When a young boy leaves his muffin beside a sleeping homeless man, a cycle of goodwill begins. Without a single written word, this book effectively teaches about helping, sharing, and caring.
Cecilia has always been secure in her world. A high school cheerleader, she is pretty and popular. And she dates Ryan, one of the cutest boys in her school. She leads a charmed and pampered life. Clearly everyone forgot the warnings buried deep in the quatrains of Nostradamus-- the end of days. When the world they know is destroyed, will their struggle to survive destroy their love? This new normal-- this new life-- is cruel and unpredictable and tests both of them in ways that they've never imagined. But it's not the end, only the beginning, but the beginning of what? From what we've calculated, it's been seven days since The End. We don't really have a more suitable name for it. There was absolutely no warning. It was three days after Christmas. We were alone and scared. Nobody expected the theories and stories to actually come true. After 2012 passed with no strange activity, the whole idea of the apocalypse seemed like rubbish. But we were proven terribly wrong. Nostradamus got it right after all.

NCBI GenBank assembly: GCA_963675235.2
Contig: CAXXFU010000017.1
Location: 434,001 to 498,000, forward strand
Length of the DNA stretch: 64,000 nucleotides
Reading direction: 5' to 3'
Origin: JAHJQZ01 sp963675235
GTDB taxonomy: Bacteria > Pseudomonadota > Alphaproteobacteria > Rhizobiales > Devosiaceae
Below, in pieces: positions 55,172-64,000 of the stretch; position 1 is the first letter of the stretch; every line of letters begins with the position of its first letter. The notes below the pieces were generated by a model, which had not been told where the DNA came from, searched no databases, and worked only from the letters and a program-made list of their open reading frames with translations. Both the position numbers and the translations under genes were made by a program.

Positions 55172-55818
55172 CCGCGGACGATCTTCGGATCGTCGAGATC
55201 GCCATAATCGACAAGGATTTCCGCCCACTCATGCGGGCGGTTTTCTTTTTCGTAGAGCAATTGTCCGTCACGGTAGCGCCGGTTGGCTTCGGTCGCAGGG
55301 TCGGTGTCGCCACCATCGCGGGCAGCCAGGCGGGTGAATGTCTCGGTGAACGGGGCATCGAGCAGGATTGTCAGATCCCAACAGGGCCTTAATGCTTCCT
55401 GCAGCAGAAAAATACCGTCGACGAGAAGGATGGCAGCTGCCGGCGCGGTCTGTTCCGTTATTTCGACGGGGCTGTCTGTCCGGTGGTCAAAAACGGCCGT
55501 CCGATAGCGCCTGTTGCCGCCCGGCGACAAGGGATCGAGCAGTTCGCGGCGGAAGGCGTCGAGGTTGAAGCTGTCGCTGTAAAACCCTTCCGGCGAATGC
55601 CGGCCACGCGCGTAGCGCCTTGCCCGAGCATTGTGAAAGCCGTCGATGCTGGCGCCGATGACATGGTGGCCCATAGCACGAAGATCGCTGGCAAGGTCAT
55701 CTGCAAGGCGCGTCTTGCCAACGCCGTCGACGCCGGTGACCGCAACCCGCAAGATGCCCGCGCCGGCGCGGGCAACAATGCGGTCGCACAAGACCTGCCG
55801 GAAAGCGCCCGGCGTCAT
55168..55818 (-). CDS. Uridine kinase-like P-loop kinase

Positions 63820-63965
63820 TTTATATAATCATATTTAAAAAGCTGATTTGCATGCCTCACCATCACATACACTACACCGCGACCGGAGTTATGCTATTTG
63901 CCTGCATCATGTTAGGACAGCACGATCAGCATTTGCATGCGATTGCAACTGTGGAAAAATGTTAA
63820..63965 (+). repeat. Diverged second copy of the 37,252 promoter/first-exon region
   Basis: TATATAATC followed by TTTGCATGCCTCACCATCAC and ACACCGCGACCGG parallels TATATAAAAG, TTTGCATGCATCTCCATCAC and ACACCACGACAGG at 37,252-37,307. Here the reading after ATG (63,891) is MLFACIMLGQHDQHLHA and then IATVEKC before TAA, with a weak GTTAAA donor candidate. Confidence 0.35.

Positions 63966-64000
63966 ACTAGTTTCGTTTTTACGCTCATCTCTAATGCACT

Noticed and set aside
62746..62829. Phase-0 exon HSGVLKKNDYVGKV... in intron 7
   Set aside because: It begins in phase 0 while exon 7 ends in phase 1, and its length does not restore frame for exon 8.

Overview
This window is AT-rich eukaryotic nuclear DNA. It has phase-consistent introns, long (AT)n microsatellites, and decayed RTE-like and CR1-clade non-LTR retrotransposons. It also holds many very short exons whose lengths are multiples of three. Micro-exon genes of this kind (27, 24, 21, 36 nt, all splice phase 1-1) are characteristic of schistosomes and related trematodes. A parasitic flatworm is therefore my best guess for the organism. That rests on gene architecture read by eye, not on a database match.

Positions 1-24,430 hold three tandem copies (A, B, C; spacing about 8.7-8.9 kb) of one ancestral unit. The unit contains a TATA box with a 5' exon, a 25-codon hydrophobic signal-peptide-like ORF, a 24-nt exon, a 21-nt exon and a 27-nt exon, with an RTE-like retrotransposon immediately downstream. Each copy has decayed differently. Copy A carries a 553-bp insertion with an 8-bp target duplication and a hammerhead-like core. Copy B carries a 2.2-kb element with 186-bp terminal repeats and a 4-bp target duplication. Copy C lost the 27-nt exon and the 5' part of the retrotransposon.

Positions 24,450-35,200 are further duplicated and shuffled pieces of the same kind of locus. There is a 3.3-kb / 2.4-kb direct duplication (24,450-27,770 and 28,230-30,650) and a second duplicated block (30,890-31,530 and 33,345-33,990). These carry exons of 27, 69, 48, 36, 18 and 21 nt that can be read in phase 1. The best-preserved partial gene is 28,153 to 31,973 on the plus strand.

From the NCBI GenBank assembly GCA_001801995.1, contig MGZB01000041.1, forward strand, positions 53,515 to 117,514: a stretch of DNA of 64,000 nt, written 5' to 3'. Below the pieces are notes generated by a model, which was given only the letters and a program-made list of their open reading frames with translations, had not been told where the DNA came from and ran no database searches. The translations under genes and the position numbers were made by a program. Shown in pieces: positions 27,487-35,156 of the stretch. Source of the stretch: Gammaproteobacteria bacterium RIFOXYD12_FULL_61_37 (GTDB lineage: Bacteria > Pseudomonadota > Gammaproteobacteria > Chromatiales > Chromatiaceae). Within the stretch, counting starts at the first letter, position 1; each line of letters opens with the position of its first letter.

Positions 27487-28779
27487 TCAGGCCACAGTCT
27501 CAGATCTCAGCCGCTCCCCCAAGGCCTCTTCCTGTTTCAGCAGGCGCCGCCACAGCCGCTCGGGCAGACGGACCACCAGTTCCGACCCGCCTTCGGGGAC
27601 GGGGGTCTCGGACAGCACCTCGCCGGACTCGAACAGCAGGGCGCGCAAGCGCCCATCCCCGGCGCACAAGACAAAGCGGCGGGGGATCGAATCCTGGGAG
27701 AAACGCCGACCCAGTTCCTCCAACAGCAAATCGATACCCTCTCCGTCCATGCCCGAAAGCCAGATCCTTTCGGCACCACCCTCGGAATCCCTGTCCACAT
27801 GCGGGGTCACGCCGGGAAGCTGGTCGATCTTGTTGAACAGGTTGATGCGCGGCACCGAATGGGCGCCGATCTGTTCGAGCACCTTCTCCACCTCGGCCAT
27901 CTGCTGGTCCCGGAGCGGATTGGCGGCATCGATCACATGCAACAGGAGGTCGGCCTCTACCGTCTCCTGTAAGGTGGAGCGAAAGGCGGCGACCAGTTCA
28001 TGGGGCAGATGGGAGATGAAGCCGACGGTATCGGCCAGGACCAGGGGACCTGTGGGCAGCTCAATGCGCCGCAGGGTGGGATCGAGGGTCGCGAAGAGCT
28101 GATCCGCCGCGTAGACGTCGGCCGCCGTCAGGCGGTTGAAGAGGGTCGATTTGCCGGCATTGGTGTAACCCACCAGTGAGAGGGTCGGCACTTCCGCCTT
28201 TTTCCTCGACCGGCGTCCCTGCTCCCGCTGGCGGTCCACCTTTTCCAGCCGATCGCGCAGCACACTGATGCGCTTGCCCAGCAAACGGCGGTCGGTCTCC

Cecilia has always been secure in her world. A high school cheerleader, she is pretty and popular. And she dates Ryan, one of the cutest boys in her school. She leads a charmed and pampered life. Clearly everyone forgot the warnings buried deep in the quatrains of Nostradamus-- the end of days. When the world they know is destroyed, will their struggle to survive destroy their love? This new normal-- this new life-- is cruel and unpredictable and tests both of them in ways that they've never imagined. But it's not the end, only the beginning, but the beginning of what? This situation was way out of my control. I was willing to give up anything to go back to the way things were before... I tried my best to comfort and reassure Cecilia that somehow everything would be okay. But I really couldn't be convincing when I could barely convince myself. We were walking into an unknown world. A world without leadership. No government. No medicine. No transportation. No food except what we could grow... or kill. It was going to be mass chaos.